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The last layer was about doing graphic design research, like how can you make posters loud or silent or strong. In the end, there was one idea that stood out. It’s where the work is objectively correct, subjectively it feels right and is graphically surprising. This became my system from then on. What if you don’t like the music ? It can happen of course, and I think the work suffers as a result, but I would then try and focus on what makes them unique and zoom in on that. When we last spoke you talked about how you like work to be loud or at least surprising, do you think that colour is the best way to achieve that ? Colour for me is feeling. If I want something to be a little cold I would do that with the colour scheme. The surprise element is on a different level. It is mostly a concept or the technique itself. Sometimes it is humour or other times it is how something is made, other times it is animation itself. This is always different because it is the surprise level.

It’s also what we spend the most time thinking about. What could we do next ? What hasn’t been done before ? How important is typography ? Very important. It’s funny because when I started this was the most challenging thing for me. I see that with my students also, people who are good with design are mostly good at making up pictures. You tell them to make a poster for a band, and what they come up with are these beautiful pictures, but they are not yet able to communicate. Their mind is made to design, but typography is communication. It’s kind of much more abstract. So, in the beginning, you have to learn that typography can also be a picture. You have to learn to translate that, that you can use a letter or a word, not just to be a word but also to be part of the picture, and then when you can manage that, you can do so many things at the same time. Now, for me, it has become one of the most natural things. I look at letters, and I already see twenty possibilities on how to set them on a surface. I also immediately see them animated, in different shapes, etc.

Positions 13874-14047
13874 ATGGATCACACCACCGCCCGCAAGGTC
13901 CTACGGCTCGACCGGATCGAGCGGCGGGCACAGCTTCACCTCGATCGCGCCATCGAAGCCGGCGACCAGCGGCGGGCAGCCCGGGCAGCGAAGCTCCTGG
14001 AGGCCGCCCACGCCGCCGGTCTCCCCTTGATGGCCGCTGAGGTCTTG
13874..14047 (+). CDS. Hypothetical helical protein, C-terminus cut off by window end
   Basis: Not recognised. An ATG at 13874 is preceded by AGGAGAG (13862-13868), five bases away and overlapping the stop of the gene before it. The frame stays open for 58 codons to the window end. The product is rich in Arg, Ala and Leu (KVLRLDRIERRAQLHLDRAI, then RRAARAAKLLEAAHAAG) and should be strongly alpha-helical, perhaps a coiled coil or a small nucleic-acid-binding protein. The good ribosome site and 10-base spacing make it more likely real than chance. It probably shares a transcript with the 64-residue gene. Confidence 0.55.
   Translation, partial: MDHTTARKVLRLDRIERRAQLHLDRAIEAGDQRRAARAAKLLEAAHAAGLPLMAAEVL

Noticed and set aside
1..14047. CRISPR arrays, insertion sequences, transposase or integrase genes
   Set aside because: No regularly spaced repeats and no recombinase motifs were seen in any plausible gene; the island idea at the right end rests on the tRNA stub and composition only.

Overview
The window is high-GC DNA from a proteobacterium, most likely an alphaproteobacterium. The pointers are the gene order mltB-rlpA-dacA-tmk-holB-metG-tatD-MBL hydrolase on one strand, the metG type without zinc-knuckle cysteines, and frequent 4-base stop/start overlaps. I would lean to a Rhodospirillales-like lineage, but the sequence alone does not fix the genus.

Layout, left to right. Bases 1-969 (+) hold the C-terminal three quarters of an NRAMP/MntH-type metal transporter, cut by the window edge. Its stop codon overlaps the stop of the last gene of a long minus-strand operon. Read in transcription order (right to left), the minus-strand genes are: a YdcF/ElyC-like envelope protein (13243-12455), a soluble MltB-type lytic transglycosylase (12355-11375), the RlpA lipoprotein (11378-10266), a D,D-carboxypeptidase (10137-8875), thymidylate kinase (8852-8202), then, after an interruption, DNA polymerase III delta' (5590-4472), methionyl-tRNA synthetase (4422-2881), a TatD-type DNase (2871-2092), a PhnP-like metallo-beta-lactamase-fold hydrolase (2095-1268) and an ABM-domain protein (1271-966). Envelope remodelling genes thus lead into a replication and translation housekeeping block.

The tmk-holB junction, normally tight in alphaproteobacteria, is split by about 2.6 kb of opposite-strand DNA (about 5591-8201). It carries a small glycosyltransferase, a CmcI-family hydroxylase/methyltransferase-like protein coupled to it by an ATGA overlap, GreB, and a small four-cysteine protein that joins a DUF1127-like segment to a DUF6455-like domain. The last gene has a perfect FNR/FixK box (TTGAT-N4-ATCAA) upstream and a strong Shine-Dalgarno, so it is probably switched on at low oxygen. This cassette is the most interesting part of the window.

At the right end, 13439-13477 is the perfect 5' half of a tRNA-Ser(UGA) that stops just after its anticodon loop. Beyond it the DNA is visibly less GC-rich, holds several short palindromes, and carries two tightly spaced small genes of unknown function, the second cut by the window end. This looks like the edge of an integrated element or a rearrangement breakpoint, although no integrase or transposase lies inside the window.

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Is there an ideal interplay between colour and typography in your opinion ? Yes, and also image. That’s the magic behind it. You have to do everything at the same time and not run on one line too quickly and miss the other opportunities. Otherwise, you will always end up with kind of a compromise. You like learning new skills, what discoveries are you focusing on at the moment ? We learn new things all the time actually, with every project. It’s not about the big things. This week I was working on a small problem for three days, and I tried every possible technique to find which is the best, and it was a problem that nobody would care about. In the end, you always find the solution. We are maniacs, a bit. For me that’s the most prominent luxury actually, being able to take the time to find the best solution. I value that much more than speed. This also means that you have to work on yourself a lot, and sometimes it requires redoing something from the beginning to be able to do it with the optimal level of precision.

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However, you also like to move on… Yes. We are good decision-makers at the studio. We don’t struggle to make decisions, and we also don’t care if it is not the best decision in the end. One rule we have is that we never go back. As soon as we decide on something, we only work on making this possible. So, our progress can be fast, but the application has to be perfect and well-done. Your studio is based in Lucerne, how did you first contact happen with big international brands like Google, Nike, Wired, etc.? It just happened. I don’t really know, the why, but it’s the magic of the Internet. Now, I know how it happens, we have a big audience, we reach about a million people in one day, whenever we publish something, which is crazy. But in the beginning, I am not sure how it happened.

whereas with our international clients we work a lot on concepts or moods, which means we don’t have to see them that often. What do you think is essential in creating a visual language for a client ? I think that’s ultimately our job. When I was talking about typography, today, what you create is a voice. Whatever project you are working on, you are essentially creating an imaginary person that is talking to you with a specific voice, with particular words, with a specific colour. Our job is creating this person. It’s a whole identity that you create. So, the letters I understand as a voice with a temperature, with a strength, with a character. This all has to fit the content.

It’s a great situation to be in, not to have to move to cities like NYC or London, for example, that have a certain reputation and being able to stay in your home-base.